If you want to see beneficial changes tomorrow, we've already got genetic screening and alcohol-cessation programs today. Go lobby ur Congresscritter to provide low-cost genetic screening* for anyone looking to pop a bun in the oven, and if shit like that ever went through then we'd have done more to smarten up the next generation than the next twenty years of cutting-edge research will have.

    *and genetic counseling, since this shit is hard to intellectually understand even without the emotional angle to boot.

    EDIT: On second thought, I wonder also how much the specter of Vioxx or thalidomide influenced UniQure's decision to aim for such a low-return gene therapy in the first place. Sure, it was mechanically much easier than going for something with more mass-market appeal, but they've had to make such a ridiculous price to get any chance of making back their cost. How much might their decision been determined by the fear of an initial success and mass-marketing getting undermined by some later whoopsie on the scale of "so it turns out this'll cause a fatal cytokine storm in 1% of the people who take it, lol sorry guys? Hey, what's with the pitchforks?" This is all speculation, mind you, but I'd be interested in knowing if this was a 'trial run' in more ways than one.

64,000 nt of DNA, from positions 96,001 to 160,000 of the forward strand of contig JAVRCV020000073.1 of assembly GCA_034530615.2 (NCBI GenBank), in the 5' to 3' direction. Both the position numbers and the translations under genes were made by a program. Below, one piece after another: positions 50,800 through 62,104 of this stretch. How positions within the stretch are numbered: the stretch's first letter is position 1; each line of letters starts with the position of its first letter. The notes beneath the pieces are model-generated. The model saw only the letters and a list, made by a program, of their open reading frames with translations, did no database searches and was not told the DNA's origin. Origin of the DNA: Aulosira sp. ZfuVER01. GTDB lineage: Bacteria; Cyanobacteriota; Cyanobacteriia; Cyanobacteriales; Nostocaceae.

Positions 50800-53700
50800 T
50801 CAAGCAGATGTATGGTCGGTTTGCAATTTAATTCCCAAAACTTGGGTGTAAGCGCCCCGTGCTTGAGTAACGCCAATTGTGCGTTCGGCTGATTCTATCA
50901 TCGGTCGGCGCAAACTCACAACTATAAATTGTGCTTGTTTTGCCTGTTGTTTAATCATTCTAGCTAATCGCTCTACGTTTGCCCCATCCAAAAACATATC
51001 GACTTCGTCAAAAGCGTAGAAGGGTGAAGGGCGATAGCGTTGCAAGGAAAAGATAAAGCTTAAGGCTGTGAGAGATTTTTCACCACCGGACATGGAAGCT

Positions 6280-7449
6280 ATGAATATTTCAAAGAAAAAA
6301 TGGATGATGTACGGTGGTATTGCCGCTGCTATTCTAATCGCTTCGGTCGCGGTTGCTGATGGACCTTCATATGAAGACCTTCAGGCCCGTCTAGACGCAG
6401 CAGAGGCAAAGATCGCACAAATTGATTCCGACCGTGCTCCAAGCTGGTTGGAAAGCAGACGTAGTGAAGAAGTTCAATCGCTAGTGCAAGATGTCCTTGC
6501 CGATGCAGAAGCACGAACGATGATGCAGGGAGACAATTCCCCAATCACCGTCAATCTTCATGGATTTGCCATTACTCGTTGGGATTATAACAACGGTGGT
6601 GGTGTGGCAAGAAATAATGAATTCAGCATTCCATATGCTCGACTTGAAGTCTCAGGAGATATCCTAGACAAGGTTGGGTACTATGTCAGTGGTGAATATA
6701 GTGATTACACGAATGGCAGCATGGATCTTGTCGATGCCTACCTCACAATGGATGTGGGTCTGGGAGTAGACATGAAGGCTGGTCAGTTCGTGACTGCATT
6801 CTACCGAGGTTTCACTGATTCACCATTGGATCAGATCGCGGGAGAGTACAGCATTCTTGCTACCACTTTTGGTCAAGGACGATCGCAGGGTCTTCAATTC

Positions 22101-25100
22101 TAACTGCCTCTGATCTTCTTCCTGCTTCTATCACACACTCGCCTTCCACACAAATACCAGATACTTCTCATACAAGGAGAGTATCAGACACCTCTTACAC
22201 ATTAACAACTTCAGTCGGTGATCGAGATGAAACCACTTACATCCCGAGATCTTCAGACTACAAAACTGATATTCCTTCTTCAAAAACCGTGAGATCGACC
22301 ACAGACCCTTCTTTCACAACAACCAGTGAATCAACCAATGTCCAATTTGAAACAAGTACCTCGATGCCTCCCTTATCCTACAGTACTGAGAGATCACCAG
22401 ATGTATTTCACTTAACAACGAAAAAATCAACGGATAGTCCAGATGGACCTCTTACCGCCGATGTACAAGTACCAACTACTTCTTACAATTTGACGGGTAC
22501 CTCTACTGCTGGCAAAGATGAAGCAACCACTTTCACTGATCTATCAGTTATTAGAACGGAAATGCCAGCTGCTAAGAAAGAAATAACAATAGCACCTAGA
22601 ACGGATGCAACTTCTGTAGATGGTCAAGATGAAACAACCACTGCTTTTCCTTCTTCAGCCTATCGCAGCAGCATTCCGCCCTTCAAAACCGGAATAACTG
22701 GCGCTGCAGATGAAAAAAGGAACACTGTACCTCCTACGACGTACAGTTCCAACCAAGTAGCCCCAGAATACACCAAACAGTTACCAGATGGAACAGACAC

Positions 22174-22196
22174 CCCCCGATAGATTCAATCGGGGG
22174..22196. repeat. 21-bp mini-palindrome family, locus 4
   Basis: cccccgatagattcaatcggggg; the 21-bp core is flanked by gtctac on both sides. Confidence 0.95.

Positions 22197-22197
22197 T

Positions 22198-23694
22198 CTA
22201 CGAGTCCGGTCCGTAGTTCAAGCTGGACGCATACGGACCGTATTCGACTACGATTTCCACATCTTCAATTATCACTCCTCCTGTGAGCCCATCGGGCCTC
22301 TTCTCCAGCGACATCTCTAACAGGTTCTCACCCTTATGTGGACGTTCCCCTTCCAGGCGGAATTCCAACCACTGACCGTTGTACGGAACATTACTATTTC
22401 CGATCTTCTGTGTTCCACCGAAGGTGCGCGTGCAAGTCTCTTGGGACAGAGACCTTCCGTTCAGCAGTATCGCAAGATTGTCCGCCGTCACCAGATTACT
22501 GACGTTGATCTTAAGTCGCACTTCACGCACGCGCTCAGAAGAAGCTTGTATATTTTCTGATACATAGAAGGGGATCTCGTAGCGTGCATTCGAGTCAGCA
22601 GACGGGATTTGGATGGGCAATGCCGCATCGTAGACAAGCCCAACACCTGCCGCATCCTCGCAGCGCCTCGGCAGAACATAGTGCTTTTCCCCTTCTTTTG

Last edited: Jan 11, 2017 at 7:08 PM
    • Informative Informative x 24
    • Like Like x 9
    • Insightful Insightful x 4
    • Hugs Hugs x 1
  7. Hotdog Vendor

    Hotdog Vendor Yo momma is fanon

    Down Under
    @Nuts! I need a way to rate your post Like, Hug, and Insightful at the same time. Instead I'll just say "thanks" and "that's a deep and well thought out post you have there, I hope lots of people read the whole thing".
    Bonus points for pointing out the stupidity of the "junk DNA" label. Too many people still think it's actual junk.
    • Like Like x 5
  8. When i read his post i felt "humbled" so i opted to stay silent, because when we see something so well thought, we shut up and listen.
  9. Volt Cruelerz

    Volt Cruelerz Software Engineer Hoosier in Florida

    You seemed to assume that I was not familiar with the mechanisms by which genes are expressed, but the only things you mentioned that were new to me were the Ashkenazi Jews, sphingolipids, and the following paragraph wherein you discussed the age of death of various illnesses, numbers I was not aware were so low. I don't disagree with you because I'm not aware of the difficulties, though perhaps I am more optimistic. That said, I'll have to look into sphingolipids sometime. They sound really interesting.